BELLINGHAM, Washington, USA, and CARDIFF, UK (PRWEB) June 05, 2016
Sir Brian Burridge, Leonardo-Finmeccanica Senior Vice President UK Corporate, will open the session with a keynote talk identifying barriers to moving new information technology from the laboratory into the hands of the warfighter, and offering proposals for change to help meet current and future information requirements.
Session chair Paul Winstanley, Executive Director for Innovation of the UK Defence Solutions Centre (UKDSC), will describe the UKDSC approach to identifying, acquiring, and integrating innovation, including a shift to adapting technology from adjacent market sectors, for complex capabilities from nuclear deterrence to wearable technology.
Graeme Malcom, OBE, CEO and co-founder of Glasgow-based M Squared Lasers, will outline laser applications in remote threat detection, and discuss the state of the art in diode-pumped solid-state lasers, optical parametric oscillators, and semiconductor lasers. Malcolm, who has played a key role in the development of a variety of award-winning photonics systems, will describe M Squared Lasers’ experience in commercializing active hyperspectral imaging and heterodyne sensing methods.
Ian Reid, CEO of CENSIS, will give an overview of the role of Innovation Centres in the Scottish innovation and economic development landscape, with a look at the range of operating models and how innovations are engaging industry and academia along with expectations as to what is ahead.
Stephen Marshall, professor and director of the Hyperspectral Imaging Centre at the University of Strathclyde, will cover technology trends in remote sensing, including miniaturized multi- and hyperspectral cameras and other devices incorporated into drones and other flying sensors. These developments have helped open new commercial applications including precision agriculture, surveying buildings for heat loss, and leaks in water, oil, and gas pipelines, as well as rapid assessment of natural disaster damages and oil spills.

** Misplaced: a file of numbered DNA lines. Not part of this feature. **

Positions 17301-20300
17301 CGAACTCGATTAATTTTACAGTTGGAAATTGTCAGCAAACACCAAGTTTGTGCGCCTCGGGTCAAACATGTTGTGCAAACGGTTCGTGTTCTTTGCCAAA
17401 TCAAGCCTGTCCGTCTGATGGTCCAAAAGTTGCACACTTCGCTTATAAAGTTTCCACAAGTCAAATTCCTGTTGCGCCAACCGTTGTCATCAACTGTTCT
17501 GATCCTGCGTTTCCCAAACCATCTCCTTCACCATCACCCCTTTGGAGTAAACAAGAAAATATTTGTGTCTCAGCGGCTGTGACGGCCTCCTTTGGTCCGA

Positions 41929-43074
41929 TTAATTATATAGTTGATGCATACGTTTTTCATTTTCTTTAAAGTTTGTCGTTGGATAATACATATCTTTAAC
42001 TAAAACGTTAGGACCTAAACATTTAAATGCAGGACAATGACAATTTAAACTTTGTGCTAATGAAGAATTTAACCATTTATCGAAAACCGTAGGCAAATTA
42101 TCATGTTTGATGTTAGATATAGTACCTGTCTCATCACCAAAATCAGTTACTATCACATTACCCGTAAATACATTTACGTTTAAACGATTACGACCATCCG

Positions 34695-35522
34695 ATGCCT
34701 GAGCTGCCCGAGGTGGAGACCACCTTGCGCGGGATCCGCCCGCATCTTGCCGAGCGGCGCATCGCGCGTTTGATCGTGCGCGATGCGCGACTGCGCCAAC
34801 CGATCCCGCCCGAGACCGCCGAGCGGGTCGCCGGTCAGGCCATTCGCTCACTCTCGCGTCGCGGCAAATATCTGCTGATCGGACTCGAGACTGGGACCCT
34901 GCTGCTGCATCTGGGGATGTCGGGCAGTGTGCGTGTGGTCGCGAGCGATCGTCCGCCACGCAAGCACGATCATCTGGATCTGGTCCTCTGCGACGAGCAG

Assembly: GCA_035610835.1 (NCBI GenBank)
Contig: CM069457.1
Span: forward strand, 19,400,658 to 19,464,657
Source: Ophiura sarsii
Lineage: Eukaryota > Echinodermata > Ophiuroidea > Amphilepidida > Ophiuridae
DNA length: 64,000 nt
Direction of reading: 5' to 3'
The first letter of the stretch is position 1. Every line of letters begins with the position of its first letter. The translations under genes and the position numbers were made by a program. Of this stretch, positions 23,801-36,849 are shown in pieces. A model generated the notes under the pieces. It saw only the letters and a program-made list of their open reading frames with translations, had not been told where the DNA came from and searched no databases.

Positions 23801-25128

Nigel Douglas, CEO of Global Surface Intelligence Ltd., will describe the “Earth observation gold rush” resulting from an exponential increase in the number of satellites in orbit in the near future and the amount of sensor data they will generate. He will address how the trend is changing satellite-based Earth observations, how upstream and downstream space sectors are converging, and what evolutionary changes are needed to cope with the increase in sensor data.
Jaime Reed, Head of Research and Development in the Earth Observation, Navigation, and Science Directorate of Airbus DS, will describe tools developed by the remote sensing community for analysing huge volumes of data from satellite systems, particularly for weather and climate. Reed will explain how the trend toward the falling price of satellite hardware could enable new applications in security and other areas, through greater timeliness and near-real-time data delivery.
Stephen Anderson, SPIE Director of Industry Development, will provide an update focused on the defence and security sectors from an ongoing SPIE analysis of the global photonics market. Anderson will highlight growth in the number of companies, revenues generated, and employees in the sector, among other data.
Commercialisation of fibre lasers, quantum optics, and remote sensing for water resource management are among topics to covered in the Remote Sensing and Defence and Security technical sessions going on throughout the week (26-29 September).
Sir David Payne of the University of Southampton, Sir Peter Knight of Imperial College London, and Wim Bastiaanssen from UNESCO’s Institute for Water Education and Delft University of Technology will give plenary talks.